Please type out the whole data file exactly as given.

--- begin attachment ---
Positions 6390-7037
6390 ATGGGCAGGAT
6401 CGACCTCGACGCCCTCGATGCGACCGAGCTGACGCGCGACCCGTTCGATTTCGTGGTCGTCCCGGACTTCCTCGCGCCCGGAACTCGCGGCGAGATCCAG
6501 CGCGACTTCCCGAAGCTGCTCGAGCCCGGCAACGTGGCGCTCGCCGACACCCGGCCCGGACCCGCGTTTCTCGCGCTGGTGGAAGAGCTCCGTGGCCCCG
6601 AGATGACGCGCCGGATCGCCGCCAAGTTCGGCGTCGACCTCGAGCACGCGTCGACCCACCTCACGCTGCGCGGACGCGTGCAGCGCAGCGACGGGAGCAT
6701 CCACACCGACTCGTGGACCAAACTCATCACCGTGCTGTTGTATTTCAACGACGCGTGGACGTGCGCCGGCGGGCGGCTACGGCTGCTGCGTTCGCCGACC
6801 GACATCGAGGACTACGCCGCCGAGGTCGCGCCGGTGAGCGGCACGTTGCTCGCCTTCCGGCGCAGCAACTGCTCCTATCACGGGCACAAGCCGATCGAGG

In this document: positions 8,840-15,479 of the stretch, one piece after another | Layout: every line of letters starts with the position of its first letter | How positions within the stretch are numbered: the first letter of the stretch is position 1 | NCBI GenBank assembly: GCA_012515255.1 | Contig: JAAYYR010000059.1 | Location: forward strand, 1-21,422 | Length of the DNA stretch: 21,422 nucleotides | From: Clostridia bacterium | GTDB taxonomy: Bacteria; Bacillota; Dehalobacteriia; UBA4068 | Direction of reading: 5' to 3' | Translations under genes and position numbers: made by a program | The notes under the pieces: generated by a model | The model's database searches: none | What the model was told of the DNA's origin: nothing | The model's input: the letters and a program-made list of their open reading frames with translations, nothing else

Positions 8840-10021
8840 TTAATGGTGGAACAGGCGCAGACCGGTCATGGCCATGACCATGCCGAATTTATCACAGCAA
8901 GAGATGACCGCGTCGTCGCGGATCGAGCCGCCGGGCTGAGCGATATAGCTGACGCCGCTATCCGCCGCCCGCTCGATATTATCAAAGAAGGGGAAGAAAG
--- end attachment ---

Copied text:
Positions 6390-7037
6390 ATGGGCAGGAT
6401 CGACCTCGACGCCCTCGATGCGACCGAGCTGACGCGCGACCCGTTCGATTTCGTGGTCGTCCCGGACTTCCTCGCGCCCGGAACTCGCGGCGAGATCCAG
6501 CGCGACTTCCCGAAGCTGCTCGAGCCCGGCAACGTGGCGCTCGCCGACACCCGGCCCGGACCCGCGTTTCTCGCGCTGGTGGAAGAGCTCCGTGGCCCCG
6601 AGATGACGCGCCGGATCGCCGCCAAGTTCGGCGTCGACCTCGAGCACGCGTCGACCCACCTCACGCTGCGCGGACGCGTGCAGCGCAGCGACGGGAGCAT
6701 CCACACCGACTCGTGGACCAAACTCATCACCGTGCTGTTGTATTTCAACGACGCGTGGACGTGCGCCGGCGGGCGGCTACGGCTGCTGCGTTCGCCGACC
6801 GACATCGAGGACTACGCCGCCGAGGTCGCGCCGGTGAGCGGCACGTTGCTCGCCTTCCGGCGCAGCAACTGCTCCTATCACGGGCACAAGCCGATCGAGG

In this document: positions 8,840-15,479 of the stretch, one piece after another | Layout: every line of letters starts with the position of its first letter | How positions within the stretch are numbered: the first letter of the stretch is position 1 | NCBI GenBank assembly: GCA_012515255.1 | Contig: JAAYYR010000059.1 | Location: forward strand, 1-21,422 | Length of the DNA stretch: 21,422 nucleotides | From: Clostridia bacterium | GTDB taxonomy: Bacteria; Bacillota; Dehalobacteriia; UBA4068 | Direction of reading: 5' to 3' | Translations under genes and position numbers: made by a program | The notes under the pieces: generated by a model | The model's database searches: none | What the model was told of the DNA's origin: nothing | The model's input: the letters and a program-made list of their open reading frames with translations, nothing else

Positions 8840-10021
8840 TTAATGGTGGAACAGGCGCAGACCGGTCATGGCCATGACCATGCCGAATTTATCACAGCAA
8901 GAGATGACCGCGTCGTCGCGGATCGAGCCGCCGGGCTGAGCGATATAGCTGACGCCGCTATCCGCCGCCCGCTCGATATTATCAAAGAAGGGGAAGAAAG